The Order was brought to Australia around 1890. The Freedom Assembly, which operated in Sydney during the tumultuous period of 1891-93, had as members well-known Australian labor movement people such as William Lane, Ernie Lane, WG Spence, Arthur Rae and George Black. A similar assembly operated in Melbourne.

Legacy

Though often overlooked, the Knights of Labor contributed to the tradition of labor protest songs in America. The Knights frequently included music in their regular meetings, and encouraged local members to write and perform their work. In Chicago, James and Emily Talmadge, printers and supporters of the Knights of Labor, published the songbook "Labor Songs Dedicated to the Knights of Labor" (1886). The song "Hold the Fort" [also "Storm the Fort"], a Knights of Labor pro-labor revision of the hymn by the same name, became the most popular labor song prior to Ralph Chaplin's IWW anthem "Solidarity Forever". Pete Seeger often performed this song and it appears on a number of his recordings. Songwriter and labor singer Bucky Halker includes the Talmadge version, entitled "Labor's Battle Song," on his CD Don't Want Your Millions (Revolting Records 2000). Halker also draws heavily on the Knights songs and poems in his book on labor song and poetry, For Democracy, Workers and God: Labor Song-Poems and Labor Protest, 1865-1895 (University of Illinois Press, 1991).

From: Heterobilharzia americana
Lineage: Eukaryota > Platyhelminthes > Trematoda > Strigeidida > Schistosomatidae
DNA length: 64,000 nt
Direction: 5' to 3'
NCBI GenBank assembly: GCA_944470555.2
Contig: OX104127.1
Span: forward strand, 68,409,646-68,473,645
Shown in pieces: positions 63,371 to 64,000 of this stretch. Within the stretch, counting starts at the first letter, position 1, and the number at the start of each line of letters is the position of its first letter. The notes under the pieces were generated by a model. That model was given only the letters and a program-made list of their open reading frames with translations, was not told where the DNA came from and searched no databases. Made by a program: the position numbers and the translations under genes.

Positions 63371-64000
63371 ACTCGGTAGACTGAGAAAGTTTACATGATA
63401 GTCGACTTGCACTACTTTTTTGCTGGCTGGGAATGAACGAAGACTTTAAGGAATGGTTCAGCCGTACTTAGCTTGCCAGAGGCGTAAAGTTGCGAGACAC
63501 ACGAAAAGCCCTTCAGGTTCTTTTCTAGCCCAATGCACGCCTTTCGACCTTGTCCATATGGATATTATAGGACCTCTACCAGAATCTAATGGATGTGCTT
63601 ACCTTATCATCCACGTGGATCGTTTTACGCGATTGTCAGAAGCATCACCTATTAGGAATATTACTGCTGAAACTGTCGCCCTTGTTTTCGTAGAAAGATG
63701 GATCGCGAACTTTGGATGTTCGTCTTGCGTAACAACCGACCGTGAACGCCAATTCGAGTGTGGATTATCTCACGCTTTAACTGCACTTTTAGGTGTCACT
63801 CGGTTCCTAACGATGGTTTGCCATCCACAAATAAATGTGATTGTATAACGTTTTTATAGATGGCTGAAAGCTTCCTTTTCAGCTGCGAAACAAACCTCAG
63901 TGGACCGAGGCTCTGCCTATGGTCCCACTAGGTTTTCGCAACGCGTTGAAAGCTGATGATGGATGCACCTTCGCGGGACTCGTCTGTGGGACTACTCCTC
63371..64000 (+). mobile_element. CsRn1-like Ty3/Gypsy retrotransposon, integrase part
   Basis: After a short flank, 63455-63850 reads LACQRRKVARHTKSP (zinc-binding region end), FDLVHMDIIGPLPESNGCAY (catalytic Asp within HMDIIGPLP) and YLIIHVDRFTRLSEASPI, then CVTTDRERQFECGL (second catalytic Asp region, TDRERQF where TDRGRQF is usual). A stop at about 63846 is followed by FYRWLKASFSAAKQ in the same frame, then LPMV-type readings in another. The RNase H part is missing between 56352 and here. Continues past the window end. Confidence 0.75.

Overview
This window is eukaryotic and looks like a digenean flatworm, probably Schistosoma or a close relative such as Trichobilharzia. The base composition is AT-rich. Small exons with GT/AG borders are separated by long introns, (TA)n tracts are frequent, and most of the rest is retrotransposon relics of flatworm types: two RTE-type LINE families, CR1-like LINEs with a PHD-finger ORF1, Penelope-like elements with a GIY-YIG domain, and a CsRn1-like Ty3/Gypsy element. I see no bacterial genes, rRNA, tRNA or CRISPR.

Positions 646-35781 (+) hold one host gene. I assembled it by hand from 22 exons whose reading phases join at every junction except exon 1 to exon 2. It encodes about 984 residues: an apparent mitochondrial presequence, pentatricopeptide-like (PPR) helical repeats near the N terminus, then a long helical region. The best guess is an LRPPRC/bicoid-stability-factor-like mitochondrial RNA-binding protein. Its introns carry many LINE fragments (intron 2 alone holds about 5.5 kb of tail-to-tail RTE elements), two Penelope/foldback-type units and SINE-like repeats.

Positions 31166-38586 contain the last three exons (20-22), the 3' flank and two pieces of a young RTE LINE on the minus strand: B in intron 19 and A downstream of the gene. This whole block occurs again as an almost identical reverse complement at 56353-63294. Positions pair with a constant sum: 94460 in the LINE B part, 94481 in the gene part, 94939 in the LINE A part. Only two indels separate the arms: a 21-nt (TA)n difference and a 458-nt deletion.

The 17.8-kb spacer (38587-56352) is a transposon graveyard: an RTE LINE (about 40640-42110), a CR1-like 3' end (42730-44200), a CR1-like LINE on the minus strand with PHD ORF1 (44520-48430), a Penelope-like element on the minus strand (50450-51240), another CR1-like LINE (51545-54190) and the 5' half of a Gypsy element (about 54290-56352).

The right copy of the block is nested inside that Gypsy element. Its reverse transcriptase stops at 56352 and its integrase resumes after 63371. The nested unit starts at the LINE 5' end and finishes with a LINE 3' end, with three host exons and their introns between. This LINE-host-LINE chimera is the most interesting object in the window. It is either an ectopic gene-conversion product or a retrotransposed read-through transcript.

Footnotes

  1. ^ Kemmerer and Wickersham, (1950)
  2. ^ Ware, (1929) pp 23- 37
  3. ^ Robert E. Weir, Beyond labor's veil: the culture of the Knights of Labor (1996) p 94
  4. ^ James Hennesey, American Catholics, Oxford University Press, 1981, page 188.
  5. ^ Joseph G. Rayback, A History of American Labor (1966) pp 166-76
  6. ^ Robert E. Weir, Beyond Labor's Veil: The Culture of the Knights of Labor. University Park, PA: Pennsylvania State University Press, 1996; pg. 322.

Grand Master Workmen

See also

Further reading

Scholarly studies

Outside U.S.

Primary sources

by Knights

by others

External links